Capital Restaurant Concepts Ltd. could not have cooked up the success of its 14 restaurants and been named business of the year by the D.C. Chamber of Commerce without the ideas and drive of its senior executive officer, Paul J. Cohn.
Mr. Cohn turned a six-month consulting job into a 16-year career that has so far produced some of the best restaurant concepts the Washington area has tasted.
Mr. Cohn recently sat down with The Washington Times at Paolo’s on Wisconsin Avenue in Georgetown to discuss his company’s success.
“This is show business for us,” Mr. Cohn says. “You walk in [to our restaurants] and it’s immediate gratification. You get feedback right away. If you’re doing a good job, you get it. If you’re doing a bad job, you get it.”
Mr. Cohn has been getting customer feedback since he and a friend, Lawrence Hillman, opened J. Paul’s in Georgetown in 1982.
The two entrepreneurs had worked together in the local nightclub business years before and decided to turn a former Georgetown steakhouse into a “dining saloon.”
Amid skepticism from some who thought this would be “just another bar in Georgetown,” the pair spent eight months renovating the building and turned J. Paul’s emphasis to its all-American menu, from hamburgers and raw bar to hickory wood-smoked ribs and chicken.
“We had to institutionalize ourselves in Georgetown,” Mr. Cohn says. “We knew we had to have a good food product make it broad based and make sure the service and quality was good.”
Mr. Cohn remembers restaurant service in the 1980s was an issue in Washington.
“You could be naked in the middle of the room with a 50 dollar bill hanging on your head and they wouldn’t wait on you,” he jokes. “If you didn’t know ‘Joe,’ you were a nobody. It was so cliquish.”
Mr. Cohn knew he didn’t want his restaurant to turn people off because of service problems.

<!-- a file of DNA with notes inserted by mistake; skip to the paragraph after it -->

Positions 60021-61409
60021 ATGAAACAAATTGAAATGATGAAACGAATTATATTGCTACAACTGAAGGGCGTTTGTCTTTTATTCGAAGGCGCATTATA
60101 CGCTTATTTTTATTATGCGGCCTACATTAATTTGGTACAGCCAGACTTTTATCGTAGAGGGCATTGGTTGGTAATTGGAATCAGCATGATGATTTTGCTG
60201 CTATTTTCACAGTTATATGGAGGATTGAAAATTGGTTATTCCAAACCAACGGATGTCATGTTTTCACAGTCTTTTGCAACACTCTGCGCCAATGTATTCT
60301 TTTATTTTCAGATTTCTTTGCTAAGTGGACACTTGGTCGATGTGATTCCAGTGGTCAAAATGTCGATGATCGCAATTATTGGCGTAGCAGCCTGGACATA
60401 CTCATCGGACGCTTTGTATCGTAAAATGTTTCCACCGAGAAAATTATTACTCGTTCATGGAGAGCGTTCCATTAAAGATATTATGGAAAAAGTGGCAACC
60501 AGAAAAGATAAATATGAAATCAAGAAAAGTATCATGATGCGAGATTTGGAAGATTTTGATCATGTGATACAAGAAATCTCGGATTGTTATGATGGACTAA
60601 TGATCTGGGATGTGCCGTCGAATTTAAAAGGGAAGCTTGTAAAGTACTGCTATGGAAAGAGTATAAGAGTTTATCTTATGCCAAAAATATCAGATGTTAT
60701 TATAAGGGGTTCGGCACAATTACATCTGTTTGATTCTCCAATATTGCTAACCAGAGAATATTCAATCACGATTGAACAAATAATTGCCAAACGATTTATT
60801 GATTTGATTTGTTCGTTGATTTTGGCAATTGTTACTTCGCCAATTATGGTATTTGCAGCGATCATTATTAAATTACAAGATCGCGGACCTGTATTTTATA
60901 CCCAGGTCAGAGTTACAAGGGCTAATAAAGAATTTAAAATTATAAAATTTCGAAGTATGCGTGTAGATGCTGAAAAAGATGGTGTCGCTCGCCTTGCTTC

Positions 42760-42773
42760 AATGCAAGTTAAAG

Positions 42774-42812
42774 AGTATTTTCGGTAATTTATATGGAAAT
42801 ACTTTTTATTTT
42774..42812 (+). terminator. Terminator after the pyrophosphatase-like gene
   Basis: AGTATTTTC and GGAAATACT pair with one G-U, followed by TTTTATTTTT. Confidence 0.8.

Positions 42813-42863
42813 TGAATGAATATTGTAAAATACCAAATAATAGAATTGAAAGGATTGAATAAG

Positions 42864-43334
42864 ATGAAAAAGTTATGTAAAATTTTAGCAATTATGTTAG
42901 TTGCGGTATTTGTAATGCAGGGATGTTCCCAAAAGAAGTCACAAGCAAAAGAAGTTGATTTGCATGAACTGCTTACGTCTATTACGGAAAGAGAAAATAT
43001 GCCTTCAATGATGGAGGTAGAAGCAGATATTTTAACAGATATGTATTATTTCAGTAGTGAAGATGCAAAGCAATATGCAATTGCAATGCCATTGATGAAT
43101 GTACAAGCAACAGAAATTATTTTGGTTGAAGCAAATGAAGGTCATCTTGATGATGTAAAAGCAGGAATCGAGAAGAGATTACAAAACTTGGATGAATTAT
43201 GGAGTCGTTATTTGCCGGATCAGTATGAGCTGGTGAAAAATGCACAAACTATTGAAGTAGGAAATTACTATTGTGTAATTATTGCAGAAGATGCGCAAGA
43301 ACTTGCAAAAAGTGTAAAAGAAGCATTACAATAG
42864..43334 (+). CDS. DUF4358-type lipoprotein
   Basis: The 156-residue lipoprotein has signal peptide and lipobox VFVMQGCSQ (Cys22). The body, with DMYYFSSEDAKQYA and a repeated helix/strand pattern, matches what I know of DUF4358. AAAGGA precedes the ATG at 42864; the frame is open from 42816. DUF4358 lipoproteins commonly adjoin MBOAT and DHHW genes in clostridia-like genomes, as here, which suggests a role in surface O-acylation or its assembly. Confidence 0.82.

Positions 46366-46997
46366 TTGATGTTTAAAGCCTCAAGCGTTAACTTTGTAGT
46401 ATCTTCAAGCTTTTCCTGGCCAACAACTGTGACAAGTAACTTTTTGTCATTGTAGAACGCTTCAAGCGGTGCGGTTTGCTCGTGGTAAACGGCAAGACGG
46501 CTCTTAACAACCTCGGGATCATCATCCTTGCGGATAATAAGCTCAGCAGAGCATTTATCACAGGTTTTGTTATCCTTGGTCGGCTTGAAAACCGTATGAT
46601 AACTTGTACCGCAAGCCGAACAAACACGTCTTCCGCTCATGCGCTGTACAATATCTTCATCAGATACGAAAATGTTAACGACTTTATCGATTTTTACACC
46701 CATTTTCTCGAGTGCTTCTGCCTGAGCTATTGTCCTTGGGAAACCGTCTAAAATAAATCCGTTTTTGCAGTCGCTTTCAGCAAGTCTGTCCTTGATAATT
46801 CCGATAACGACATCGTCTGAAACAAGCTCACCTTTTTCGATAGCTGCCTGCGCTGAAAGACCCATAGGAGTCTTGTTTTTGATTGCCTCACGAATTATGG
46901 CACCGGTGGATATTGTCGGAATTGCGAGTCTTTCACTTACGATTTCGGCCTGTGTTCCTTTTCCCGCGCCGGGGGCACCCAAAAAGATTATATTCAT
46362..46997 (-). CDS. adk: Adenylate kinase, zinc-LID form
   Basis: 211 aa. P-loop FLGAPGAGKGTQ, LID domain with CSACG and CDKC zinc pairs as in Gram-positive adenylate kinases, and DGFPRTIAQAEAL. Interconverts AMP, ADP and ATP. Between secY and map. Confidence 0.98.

“So one of the first things we said was that everybody who walks in there was going to be treated the same,” Mr. Cohn recalls. “The most important people in the restaurant are the people coming through the door. That philosophy has stayed with us in one form or another through our genesis from J. Paul’s to Capital Restaurant Concepts.”
About two years after J. Paul’s opened and long hours for both Mr. Cohn and Mr. Hillman had ensued, the two received an offer by a real estate guru from Beirut looking to make his mark in the United States.
Bechara Nammour, now the chairman of Capital Restaurant Concepts, had eaten at J. Paul’s and liked it so much that he wanted to buy it. At the time, an exhausted Mr. Cohn and Mr. Hillman liked the deal and sold off the booming J. Paul’s business to Mr. Nammour.
Mr. Cohn signed on as a consultant to make sure things ran smoothly. Little did he know he would end up being the development head for an ambitious hospitality company looking to expand in Washington.
During the next 15 years, Mr. Cohn helped create seven additional dining ideas for Capital Restaurants Concepts, including the southern cooking of Georgia Brown’s, the barbecue taste of Old Glory and grilled seafood at Georgetown Seafood Grill. Eventually, 14 restaurants sprang up in Washington, Virginia, Maryland and Las Vegas.
The diversity of Capital Restaurant’s venues “shows the company is looking at the marketplace and satisfying consumer needs,” says Eric Peterson, president of the Restaurant Association of Metropolitan Washington, which sponsored Capital Restaurant Concepts’ nomination as the D.C. Chamber’s business of the year. “It’s a progressive, forward-looking organization.”
Mr. Cohn admits the concepts and ideas he and his development team come up with aren’t new. Rather, they’re ideas already out there that are being tweaked and fine-tuned for Capital Restaurant Concepts.
For instance, the idea for the company’s second restaurant, Paolo’s, the pizza and pasta bistro, was conceived after Mr. Cohn returned from a trip to Europe where wood-burning ovens were the craze. He decided to reinvent the concept in Washington.